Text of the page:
This plant will seed itself each year and share your garden with all the other things you plant. 















     This flower sometimes has a hard time looking at the sun as most flowers turn to the sunrays, but as the shadows of evening start to come they lift up their heads a bit more.







"The conversation took place between two professors of religion. One or both of them I think were ministers. Circumstances brought them together. The smoker was using his pipe. After some conversation the writer says:   

"I inquired, Do you chew as well as smoke tobacco? He answered, Yes. Then followed a dialogue in substance as follows:

"H. Bro. G., do you think tobacco does you any good?  

"G. Why no, I don't know as it does. 

"H. Well, do you think it does you any hurt?  

"G. Why yes, I think likely it does.  

"H. If it does you hurt, don't you think it will shorten your life?  

"G. Yes, I suppose it will.  

"H. How many years do you think?  

"G. I don't know; several, perhaps. 

"H. How much does your tobacco cost you annually?  

"G. Well, perhaps --- dollars.  

"H. You say the use of tobacco will probably shorten your life several years, and that it will cost several dollars yearly. How dare you use the Lord's time in such a way, and his money for such a vile purpose?    

"G. I dare not any longer.   

"H. Take a piece of tobacco and place it in your hand. You are accustomed, as a christian, to ask the blessing of God upon all you do; now, dare you ask the blessing of God upon the use of that tobacco?    

"G. No, I dare not, and will abandon its use forever.   

"This anecdote I have related a great many times, and with good effect upon tobacco users who had not become completely besotted with their unnatural and filthy habit, and others have heard it with a sneer and a jest, affecting to pity my simplicity, in supposing that an appeal to conscience and christian obligation had anything to do with a matter of such trivial importance!"    

Are not the above questions worthy of the consideration of the few Sabbath-keepers who use tobacco? Was not the above decision to "abandon its use forever" worthy of imitation?" 


Charlestown, Mass.   

August 4, 1859 UrSe, ARSH 85


  "What articles are supposed to afford nourishment to every part of the body?  

Milk to the nursing child, and wheat and apples to those of more advanced life. Yet neither of these yield to chemical analysis all the elements of the human body.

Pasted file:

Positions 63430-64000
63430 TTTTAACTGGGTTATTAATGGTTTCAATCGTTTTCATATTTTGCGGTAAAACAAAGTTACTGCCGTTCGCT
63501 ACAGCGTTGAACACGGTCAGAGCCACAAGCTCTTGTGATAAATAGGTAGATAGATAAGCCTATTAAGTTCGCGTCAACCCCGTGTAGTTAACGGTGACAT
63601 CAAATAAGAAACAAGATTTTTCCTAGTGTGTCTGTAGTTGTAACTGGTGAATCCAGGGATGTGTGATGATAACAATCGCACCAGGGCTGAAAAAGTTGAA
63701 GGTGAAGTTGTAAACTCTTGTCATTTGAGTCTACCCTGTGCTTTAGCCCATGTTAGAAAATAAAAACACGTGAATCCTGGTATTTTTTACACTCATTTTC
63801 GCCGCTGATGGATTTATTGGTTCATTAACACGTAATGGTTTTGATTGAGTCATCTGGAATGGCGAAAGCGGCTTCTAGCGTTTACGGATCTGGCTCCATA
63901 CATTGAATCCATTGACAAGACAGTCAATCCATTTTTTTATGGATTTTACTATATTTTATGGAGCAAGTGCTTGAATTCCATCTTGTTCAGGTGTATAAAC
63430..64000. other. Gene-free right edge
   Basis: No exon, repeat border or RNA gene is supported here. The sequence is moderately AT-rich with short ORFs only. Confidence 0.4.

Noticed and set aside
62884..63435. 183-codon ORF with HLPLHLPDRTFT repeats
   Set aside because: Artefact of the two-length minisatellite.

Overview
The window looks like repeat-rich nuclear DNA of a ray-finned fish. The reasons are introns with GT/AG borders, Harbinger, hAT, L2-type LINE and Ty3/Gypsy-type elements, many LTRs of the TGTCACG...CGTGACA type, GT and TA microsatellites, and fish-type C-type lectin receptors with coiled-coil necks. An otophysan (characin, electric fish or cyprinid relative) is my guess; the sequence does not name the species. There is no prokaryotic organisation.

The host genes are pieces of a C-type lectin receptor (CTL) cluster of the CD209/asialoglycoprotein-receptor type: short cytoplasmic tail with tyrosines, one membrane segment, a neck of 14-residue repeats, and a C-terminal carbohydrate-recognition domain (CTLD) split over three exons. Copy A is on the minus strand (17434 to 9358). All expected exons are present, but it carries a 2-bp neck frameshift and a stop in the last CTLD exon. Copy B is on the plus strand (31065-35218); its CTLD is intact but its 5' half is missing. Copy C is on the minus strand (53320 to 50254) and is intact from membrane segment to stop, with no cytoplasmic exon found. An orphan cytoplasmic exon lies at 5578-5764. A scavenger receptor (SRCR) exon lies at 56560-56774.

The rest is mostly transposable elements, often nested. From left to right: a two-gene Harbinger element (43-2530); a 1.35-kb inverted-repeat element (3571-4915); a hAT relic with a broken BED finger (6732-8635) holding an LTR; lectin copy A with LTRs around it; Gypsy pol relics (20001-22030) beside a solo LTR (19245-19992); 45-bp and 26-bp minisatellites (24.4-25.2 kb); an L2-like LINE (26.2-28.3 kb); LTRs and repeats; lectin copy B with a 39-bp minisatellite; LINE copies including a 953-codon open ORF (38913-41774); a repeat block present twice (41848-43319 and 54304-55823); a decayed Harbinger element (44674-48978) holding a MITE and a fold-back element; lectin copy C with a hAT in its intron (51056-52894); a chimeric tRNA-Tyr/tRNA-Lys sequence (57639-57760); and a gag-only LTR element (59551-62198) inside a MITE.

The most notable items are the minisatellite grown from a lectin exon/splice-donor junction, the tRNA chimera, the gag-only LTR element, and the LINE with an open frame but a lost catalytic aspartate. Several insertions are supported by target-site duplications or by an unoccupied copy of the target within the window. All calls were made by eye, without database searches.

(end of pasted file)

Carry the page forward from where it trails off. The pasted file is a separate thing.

How do you account for this, if it is essential to build up every part of the body, that these elements should exist in the food?   

It is supposed that the vital economy of the body has a power of transmuting its substances, and as it combines and commingles them, produces substances which could not previously be detected in the food.  

  What seems to be the most natural food for man?  

If we reason from the law of adaptation, man was, in his creation, adapted to a diet of fruits, grains, and vegetables. When the Lord had placed man upon the earth, he said to him, "Behold I have given you every herb bearing seed, which is upon the face of all the earth, and every tree, in the which is the fruit of a tree yielding seed; to you it shall be for meat." 1 His nature must have been adapted to a diet of this kind. Man's perverted appetites may lead him to clamor, as did the Israelites, for the flesh-pots of Egypt; yet his constitutional nature is best fitted to a vegetable diet.  

  What is one of the principal arguments advanced in favor of flesh as food?  

The argument is that flesh contains nitrogen, and that this is needed to build up the body. It is true that flesh-meat contains about fifteen per cent of nitrogen, while, wheat, rye, oats, barley, corn, rice, peas, and beans, contain only from two to five per cent of nitrogen; yet these articles are about three times as nutritious as flesh-meat. It is therefore apparent that something besides nitrogen is needed to build up the body.  

  Is it necessary to eat the flesh of animals to obtain any of the elements of our bodies? 


It is not. 

1868 JNL, HBH 181